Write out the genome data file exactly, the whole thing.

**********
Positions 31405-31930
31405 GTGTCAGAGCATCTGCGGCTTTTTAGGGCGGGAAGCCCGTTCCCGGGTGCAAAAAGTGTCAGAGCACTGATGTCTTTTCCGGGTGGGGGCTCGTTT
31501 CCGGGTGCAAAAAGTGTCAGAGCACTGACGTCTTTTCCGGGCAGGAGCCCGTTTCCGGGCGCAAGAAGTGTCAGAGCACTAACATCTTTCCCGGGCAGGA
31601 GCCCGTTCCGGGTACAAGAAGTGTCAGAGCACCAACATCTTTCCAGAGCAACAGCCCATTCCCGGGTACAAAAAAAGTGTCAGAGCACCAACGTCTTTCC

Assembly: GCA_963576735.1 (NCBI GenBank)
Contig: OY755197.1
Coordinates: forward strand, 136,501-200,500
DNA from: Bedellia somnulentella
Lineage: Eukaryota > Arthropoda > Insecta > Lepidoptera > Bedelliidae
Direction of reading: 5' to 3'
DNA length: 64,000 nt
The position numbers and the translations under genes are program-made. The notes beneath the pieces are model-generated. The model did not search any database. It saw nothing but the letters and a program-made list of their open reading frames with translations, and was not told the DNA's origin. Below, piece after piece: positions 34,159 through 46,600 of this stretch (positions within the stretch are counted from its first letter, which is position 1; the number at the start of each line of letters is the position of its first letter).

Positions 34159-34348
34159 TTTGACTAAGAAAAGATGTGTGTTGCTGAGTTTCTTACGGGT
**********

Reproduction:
Positions 31405-31930
31405 GTGTCAGAGCATCTGCGGCTTTTTAGGGCGGGAAGCCCGTTCCCGGGTGCAAAAAGTGTCAGAGCACTGATGTCTTTTCCGGGTGGGGGCTCGTTT
31501 CCGGGTGCAAAAAGTGTCAGAGCACTGACGTCTTTTCCGGGCAGGAGCCCGTTTCCGGGCGCAAGAAGTGTCAGAGCACTAACATCTTTCCCGGGCAGGA
31601 GCCCGTTCCGGGTACAAGAAGTGTCAGAGCACCAACATCTTTCCAGAGCAACAGCCCATTCCCGGGTACAAAAAAAGTGTCAGAGCACCAACGTCTTTCC

Assembly: GCA_963576735.1 (NCBI GenBank)
Contig: OY755197.1
Coordinates: forward strand, 136,501-200,500
DNA from: Bedellia somnulentella
Lineage: Eukaryota > Arthropoda > Insecta > Lepidoptera > Bedelliidae
Direction of reading: 5' to 3'
DNA length: 64,000 nt
The position numbers and the translations under genes are program-made. The notes beneath the pieces are model-generated. The model did not search any database. It saw nothing but the letters and a program-made list of their open reading frames with translations, and was not told the DNA's origin. Below, piece after piece: positions 34,159 through 46,600 of this stretch (positions within the stretch are counted from its first letter, which is position 1; the number at the start of each line of letters is the position of its first letter).

Positions 34159-34348
34159 TTTGACTAAGAAAAGATGTGTGTTGCTGAGTTTCTTACGGGT